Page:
Early last Fall, I was being pressed against the wall of my limits and knew I needed to reassess my commitments. I re-connected with an old friend I always go to when I want unvarnished honesty from someone who knows me too well, and who understands the challenges of balancing marriage, raising children, work and the rest of life. People like that in your life are gold.

Among other things, he encouraged me to engage in a week-long time audit. He said, “My father used to always say, if you want to know a man’s priorities, follow the check ledger and follow the clock. Where your time is, there is your treasure, and where your treasure is, there will your heart be also.” He added that in his experience people tend to be the most defensive when you question their use of time or their money spending habits, “because everyone knows by instinct both lay naked your real priorities.”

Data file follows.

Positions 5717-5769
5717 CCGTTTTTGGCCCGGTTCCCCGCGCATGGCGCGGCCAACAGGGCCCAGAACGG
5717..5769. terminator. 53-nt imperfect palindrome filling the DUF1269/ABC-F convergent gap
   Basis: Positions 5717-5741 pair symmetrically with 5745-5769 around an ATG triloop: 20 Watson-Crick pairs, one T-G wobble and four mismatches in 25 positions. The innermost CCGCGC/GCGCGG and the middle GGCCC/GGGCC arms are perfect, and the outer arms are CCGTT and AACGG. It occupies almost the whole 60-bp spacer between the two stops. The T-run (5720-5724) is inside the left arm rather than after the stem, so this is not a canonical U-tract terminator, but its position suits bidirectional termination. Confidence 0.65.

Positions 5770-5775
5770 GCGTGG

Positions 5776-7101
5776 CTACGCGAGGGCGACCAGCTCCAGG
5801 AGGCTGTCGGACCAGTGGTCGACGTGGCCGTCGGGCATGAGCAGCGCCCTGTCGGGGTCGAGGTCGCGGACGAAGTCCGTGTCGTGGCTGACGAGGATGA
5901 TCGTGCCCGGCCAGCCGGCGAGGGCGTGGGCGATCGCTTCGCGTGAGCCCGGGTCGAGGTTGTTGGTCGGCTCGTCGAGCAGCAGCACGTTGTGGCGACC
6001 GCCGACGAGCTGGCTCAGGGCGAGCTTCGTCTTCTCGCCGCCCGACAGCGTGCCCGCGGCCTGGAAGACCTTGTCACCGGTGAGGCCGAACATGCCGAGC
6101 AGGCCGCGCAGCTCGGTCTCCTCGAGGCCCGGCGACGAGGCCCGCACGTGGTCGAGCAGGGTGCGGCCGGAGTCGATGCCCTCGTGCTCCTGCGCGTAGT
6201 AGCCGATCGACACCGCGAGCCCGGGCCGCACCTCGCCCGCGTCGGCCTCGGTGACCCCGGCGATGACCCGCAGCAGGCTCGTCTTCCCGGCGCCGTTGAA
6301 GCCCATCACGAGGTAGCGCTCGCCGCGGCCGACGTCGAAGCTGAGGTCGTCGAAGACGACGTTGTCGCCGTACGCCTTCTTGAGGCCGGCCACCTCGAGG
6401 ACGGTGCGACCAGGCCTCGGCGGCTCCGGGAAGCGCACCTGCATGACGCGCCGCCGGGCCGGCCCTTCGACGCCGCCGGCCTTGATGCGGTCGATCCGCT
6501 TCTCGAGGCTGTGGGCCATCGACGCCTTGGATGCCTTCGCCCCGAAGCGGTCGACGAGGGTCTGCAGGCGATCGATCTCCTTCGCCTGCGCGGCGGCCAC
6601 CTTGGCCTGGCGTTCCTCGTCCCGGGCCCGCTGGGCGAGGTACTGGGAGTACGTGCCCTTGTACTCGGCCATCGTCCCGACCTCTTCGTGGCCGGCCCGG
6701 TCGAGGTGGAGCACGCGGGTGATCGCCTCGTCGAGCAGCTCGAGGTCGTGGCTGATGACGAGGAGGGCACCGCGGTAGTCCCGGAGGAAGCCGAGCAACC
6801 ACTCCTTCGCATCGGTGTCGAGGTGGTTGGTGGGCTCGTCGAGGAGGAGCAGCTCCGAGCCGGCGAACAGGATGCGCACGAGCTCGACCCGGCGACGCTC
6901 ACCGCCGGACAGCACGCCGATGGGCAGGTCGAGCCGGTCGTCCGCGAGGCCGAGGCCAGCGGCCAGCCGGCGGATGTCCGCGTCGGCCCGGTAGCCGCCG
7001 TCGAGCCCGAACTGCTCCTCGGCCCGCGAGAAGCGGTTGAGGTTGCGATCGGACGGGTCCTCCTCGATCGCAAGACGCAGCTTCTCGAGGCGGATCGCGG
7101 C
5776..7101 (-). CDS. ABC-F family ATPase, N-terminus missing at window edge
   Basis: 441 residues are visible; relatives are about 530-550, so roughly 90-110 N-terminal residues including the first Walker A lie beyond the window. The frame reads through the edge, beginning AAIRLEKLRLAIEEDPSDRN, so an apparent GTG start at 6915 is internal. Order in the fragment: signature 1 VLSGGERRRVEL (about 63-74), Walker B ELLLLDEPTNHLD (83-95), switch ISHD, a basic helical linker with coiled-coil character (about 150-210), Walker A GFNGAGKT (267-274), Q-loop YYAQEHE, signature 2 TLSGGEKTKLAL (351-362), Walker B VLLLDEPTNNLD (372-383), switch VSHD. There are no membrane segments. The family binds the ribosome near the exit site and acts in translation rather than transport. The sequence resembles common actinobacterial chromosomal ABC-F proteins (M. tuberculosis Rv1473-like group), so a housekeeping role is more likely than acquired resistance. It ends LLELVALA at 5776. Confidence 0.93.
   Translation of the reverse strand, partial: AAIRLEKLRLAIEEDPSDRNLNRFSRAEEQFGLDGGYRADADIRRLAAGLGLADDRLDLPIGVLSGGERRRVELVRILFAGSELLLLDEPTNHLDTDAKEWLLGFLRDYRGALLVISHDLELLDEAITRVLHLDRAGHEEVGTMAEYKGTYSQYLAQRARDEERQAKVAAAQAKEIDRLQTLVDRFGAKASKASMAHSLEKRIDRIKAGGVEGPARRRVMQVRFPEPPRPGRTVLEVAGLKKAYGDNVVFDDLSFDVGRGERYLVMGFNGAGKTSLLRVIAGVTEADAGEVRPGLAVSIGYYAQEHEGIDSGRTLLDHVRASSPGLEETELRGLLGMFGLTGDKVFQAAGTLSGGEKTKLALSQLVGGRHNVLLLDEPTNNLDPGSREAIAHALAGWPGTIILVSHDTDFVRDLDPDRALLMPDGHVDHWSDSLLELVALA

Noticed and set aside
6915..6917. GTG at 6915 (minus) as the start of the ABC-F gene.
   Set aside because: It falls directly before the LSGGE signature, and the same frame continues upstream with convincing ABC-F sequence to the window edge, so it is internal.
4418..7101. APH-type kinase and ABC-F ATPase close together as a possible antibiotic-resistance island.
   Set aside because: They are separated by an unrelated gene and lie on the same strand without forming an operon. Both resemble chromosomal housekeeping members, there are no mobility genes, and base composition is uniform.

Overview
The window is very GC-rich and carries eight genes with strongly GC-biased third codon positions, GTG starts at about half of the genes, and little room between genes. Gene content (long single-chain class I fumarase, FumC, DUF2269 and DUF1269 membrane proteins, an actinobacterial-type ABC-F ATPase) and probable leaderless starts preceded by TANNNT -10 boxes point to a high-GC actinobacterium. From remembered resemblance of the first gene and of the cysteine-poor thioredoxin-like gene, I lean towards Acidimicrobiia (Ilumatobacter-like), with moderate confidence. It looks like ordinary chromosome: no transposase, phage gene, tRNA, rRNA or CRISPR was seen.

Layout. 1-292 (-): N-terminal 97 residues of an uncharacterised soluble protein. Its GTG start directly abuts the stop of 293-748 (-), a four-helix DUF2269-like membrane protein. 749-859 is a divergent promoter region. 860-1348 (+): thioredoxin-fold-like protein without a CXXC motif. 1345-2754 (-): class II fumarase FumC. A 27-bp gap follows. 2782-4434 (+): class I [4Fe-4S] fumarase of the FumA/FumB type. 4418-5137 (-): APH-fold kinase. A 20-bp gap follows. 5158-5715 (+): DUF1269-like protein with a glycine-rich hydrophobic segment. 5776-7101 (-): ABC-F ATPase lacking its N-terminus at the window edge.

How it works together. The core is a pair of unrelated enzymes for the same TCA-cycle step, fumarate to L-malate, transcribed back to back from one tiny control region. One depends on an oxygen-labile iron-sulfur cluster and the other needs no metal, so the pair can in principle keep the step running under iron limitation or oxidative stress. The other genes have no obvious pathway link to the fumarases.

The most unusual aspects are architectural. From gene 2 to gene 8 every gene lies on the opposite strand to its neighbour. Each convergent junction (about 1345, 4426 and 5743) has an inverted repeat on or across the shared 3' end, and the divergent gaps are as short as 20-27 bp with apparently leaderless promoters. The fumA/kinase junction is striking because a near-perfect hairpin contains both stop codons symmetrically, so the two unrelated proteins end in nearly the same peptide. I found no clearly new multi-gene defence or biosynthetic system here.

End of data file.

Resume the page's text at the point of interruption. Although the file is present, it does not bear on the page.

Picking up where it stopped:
He jotted down a list for me on a napkin and asked me to see how I fared in investing my time into these 9 categories: focused time for prayer, focused time with spouse, focused time with children, exercise, eating with others, eating alone, personal leisure, work, sleep. He also required a separate spread sheet for me to examine the time (how much and when) I spent looking at any screens and the purpose of viewing.

Let’s just say, though carrying out the audit was challenging (a lot of work!), the results were eye-popping on all fronts. But the beauty of an audit is it eliminates all space for rationalizing distortions of how I in fact spend my time and allowed me to come up with a plan that addressed concrete issues. And some of the changes I have made have already yielded peace in my life and my family’s life.